Outside of the room, he saw at the end of the hallway the doors that
would take him out. He broke into a mad dash. Back outside, no other
adventurers would chase after him out here. He ran as he had never run
before, each step taking him closer to freedom and safety. Then he
heard a shout behind him and the same chanting as before, and a wave of
force exploded the floor just a step behind him. A woman appeared from
the shadows, wielding a massive spear. She lowered it at Vito and
grinned victoriously. Vito heard the mage chanting again, and heard the
crackle of invisible energy shooting through the air. With a grimace, Vito
The wave of energy smashed into Vito's back and hurled him through the
slightly ajar doors. He fell to the earth and rolled a few rocky feet
before coming to a halt. Waves of pain worked their way through Vito's
back. Odds were that it was broken. He didn't put that beyond any
mage he had ever met. He eased a handful of green potions from his belt
pouch and downed four before he could move again. A fifth deadened the
pain, and a sixth eased his breathing.
Vito scanned the area. At the base of the rocky slopes lay the carcass
of a huge red dragon. Somebody had killed the thing! Now he was free
to head to Trellor. Then he would sell his freight and be rich, and
then he could finally buy that precious sword. Vito unhitched his horse
and mounted up. He fumbled in his saddlebags and pulled out several
scrolls, sticking all but one into his belt. He heeled his bay on and
unrolled the scroll, reciting the arcane words. As he finished, the
scroll burnt away in his hands, and he felt a renewed vigor, as if he were
just starting off after a full night's sleep. The horse looked
refreshed and eager too. With a click of his tongue, Vito started his horse
back to his freight as quickly as possible. He galloped back over the
ridge and to the road, where he unhitched the sickly brown horse and
started it following him once more. The Kobolds were nowhere to be found.
Vito would make it! He would be the first one in Trellor with those
badly needed supplies - and then he would be rich!
Vito hurried along the road and over a series of bridges, growing ever
closer to Trellor. The ground was no longer the gently rolling, wooded
hills he remembered around Trellor. Instead, the land was pitted with
craters. In the distance, a streak of red light crashed into the
ground with a titanic explosion. Sheer power ripped the road to shreds
beneath his feet. The horses stumbled, but they kept their balance. The
flaming balls from the sky fell more frequently. Now and again, he
could feel the heat from the explosions. One even knocked him from his
mount. He landed awkwardly on his elbow, banging it hard against the
scorched earth. He dropped three scrolls, but didn't bother to pick them
up. Instead he hurled himself back onto the gray bay's back and set it
dashing again with a yell and a slap on the horse's flank. He pulled
himself into the saddle and saw on the horizon the dome of the Temple of
Trellor. Vito's goal was within reach!
A huge fireball came down no more than fifteen paces in front of Vito.
His bay reared and almost threw him to the ground again. The wagon and
other horse came to a quick stop a few paces behind him. Vito reigned
the horse hard and forced the bay to go around the smoking crater.
There were a few more close calls, but now Vito could easily see the walls
of Trellor. Broken in some places as they were, they still instilled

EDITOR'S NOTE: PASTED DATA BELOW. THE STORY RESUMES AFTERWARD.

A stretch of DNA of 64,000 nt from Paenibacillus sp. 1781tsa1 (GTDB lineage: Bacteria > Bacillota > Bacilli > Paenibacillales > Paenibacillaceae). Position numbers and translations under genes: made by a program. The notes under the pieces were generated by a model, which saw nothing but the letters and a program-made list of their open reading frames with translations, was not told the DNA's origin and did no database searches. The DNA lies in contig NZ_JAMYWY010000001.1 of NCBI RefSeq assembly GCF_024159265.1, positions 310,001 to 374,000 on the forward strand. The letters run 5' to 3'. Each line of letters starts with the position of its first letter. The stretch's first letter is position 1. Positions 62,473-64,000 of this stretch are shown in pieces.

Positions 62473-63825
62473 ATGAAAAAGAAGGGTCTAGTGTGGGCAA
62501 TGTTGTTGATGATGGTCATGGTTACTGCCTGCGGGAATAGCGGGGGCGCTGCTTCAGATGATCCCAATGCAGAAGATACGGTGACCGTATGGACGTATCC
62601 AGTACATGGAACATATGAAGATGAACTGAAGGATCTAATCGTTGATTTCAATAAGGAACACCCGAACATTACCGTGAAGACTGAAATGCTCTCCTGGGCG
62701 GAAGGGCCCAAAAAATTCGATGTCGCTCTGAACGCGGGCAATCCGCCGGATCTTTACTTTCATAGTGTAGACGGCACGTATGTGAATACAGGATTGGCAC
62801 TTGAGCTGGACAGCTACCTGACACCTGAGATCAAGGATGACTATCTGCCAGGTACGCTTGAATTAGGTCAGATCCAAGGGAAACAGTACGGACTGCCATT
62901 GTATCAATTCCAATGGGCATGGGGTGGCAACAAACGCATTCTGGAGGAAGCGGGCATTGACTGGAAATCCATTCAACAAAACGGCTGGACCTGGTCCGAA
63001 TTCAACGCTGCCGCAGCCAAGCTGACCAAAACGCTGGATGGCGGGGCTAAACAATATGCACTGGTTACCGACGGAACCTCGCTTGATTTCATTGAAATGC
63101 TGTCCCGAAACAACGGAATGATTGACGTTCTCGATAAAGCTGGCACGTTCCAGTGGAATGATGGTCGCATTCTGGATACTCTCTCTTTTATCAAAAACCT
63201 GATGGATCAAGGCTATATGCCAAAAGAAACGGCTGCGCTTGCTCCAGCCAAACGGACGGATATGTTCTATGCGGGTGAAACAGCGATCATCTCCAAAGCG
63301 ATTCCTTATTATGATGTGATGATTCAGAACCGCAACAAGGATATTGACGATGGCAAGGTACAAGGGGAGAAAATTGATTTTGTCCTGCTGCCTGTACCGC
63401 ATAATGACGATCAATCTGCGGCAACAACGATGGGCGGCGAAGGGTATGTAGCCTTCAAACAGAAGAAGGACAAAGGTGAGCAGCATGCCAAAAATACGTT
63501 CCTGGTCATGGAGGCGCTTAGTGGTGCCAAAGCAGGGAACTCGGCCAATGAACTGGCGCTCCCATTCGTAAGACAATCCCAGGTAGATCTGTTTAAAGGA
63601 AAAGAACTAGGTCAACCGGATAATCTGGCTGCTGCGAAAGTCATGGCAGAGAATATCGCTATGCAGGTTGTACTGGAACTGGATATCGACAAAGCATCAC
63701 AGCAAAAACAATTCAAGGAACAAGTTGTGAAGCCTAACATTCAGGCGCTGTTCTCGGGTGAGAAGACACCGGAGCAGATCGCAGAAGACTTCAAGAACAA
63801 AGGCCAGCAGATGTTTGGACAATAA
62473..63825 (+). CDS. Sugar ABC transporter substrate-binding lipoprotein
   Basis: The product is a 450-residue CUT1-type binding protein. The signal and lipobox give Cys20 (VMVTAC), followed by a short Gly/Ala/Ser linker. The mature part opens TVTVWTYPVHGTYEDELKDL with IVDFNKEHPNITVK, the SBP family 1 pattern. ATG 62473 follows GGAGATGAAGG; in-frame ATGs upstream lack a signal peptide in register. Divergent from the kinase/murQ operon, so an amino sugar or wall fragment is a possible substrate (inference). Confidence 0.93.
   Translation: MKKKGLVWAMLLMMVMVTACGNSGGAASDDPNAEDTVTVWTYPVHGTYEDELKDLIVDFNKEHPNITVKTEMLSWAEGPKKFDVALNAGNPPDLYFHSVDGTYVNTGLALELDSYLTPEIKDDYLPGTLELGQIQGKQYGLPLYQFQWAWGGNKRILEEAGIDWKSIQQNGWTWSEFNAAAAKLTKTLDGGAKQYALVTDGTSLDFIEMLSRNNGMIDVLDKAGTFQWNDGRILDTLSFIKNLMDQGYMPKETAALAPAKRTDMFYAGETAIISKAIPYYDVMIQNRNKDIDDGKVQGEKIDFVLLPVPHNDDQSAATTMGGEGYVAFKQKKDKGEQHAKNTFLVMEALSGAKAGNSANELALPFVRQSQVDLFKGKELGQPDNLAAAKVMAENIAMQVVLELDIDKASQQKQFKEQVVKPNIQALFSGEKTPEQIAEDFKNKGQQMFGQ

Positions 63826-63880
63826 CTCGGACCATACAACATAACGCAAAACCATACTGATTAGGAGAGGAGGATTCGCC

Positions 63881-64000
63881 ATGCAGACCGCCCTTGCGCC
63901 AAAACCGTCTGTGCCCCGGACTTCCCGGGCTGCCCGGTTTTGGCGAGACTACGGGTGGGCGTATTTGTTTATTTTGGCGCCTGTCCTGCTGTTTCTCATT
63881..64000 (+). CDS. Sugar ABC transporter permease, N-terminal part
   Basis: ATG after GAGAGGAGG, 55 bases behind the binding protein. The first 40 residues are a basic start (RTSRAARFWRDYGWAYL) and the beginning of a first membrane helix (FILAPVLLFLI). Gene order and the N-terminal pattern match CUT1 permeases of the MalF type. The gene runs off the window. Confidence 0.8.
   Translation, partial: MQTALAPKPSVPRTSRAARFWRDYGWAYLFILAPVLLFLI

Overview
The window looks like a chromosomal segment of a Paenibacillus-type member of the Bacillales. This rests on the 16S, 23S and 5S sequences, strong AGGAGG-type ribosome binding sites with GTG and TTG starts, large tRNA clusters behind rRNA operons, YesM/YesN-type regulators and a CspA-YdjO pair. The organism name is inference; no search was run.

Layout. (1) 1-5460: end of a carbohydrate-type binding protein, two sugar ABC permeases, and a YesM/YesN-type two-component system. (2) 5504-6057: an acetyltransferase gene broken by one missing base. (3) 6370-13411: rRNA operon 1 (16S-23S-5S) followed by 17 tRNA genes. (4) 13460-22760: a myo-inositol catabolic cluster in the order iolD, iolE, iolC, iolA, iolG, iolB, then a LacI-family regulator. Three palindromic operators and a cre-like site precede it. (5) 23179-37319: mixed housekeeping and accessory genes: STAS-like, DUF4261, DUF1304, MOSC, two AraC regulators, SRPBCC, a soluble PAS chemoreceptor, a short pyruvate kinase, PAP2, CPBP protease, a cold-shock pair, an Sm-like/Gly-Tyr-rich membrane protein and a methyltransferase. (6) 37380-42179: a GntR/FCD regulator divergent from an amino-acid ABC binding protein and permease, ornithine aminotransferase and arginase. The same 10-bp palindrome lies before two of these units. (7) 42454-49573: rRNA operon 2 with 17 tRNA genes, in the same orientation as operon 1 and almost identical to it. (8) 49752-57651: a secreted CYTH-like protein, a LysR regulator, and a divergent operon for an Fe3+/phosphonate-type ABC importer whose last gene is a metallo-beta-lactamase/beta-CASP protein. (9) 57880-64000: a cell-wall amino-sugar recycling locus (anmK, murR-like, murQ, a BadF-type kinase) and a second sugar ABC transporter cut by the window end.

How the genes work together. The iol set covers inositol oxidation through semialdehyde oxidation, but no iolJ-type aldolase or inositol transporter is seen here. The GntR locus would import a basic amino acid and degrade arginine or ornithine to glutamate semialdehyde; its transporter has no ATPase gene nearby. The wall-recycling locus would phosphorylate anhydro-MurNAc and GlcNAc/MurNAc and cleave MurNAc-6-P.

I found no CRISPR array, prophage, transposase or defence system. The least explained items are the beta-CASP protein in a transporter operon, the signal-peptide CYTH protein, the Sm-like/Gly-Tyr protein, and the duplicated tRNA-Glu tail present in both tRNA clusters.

him with a sense of awe. But there was no time for awe! Vito was so
close he could taste it. All of that money would be his! He could wait
out this rain of fiery stones in the tunnel under Rose Hill, where most
of the other refugees would be. He'd be safe and have a wonderful
market for his goods. He would make it! Then he'd be rich, get his new
sword, and the dwarves would all...
A ball of flame crashed down within arm's reach of Vito, on his right.
The explosion tossed him from his horse and sent him crashing into the
road. He felt the bones in his left arm shatter, as well as a few
ribs. He fumbled in his belt pouch for a green potion. After all, what
was a broken arm? He certainly didn't need his arm to walk! Vito felt
a pang of panic when he realized the fall had shattered all of the
vials in his belt pouch. Vito tried to look around, but couldn't see his
horse anywhere, or his wagon. He closed his eyes and cursed himself for
being so foolish. Then, darkness overtook him, and the pain was lost
in a sea of infinity.
Vito pulled his wagon into the Trellor Trading Post, plodding behind
the cleric's wagon. The cleric had been kind enough to heal his arm,
after all. Most would have left Vito for dead. Vito was glad to be
alive, but still he was very upset over the delay. The sky was blue and
besides the craters, there was no sign of those horrible stone fireballs.
The cleric emptied out his wagon, mostly spices and carpets, and handed
them to the merchant. He in exchange gave the cleric a sizable chest
of gold coins. Vito's heart soared when he realized now he would be
rich! It was his turn to sell his valuable food to the needy city! Vito
proudly unpacked his freight, which had held together remarkably well,
and gave it to the merchant. The merchant raised an eyebrow as he
looked over the foodstuffs, then handed Vito a chest.
Throwing the chest open, Vito quickly counted out how much he had made.
The chest held about a quarter of a million golden coins. Vito turned
angrily to the merchant to accuse him of swindling him, but the
merchant merely shook his head.
"If you wanted more, you should have gotten here last night, when we
really needed that food. With all the traders, we have more in our
stores than we'll ever need. It's supply and demand, kid. You should have
Vito buried his face in his hands and began to cry, moaning over and
over, "... all that for nothing... for nothing..."
FRONT PAGE |
MEDIEVIA HOME PAGE
Copyright (c) 1992-2015 Medievia.com, Inc. All Rights Reserved
Mudslinger is a trademark (tm) of Medievia.com, Inc.
No portion of the MudSlinger may be reproduced without the express written consent of Medievia.com, Inc.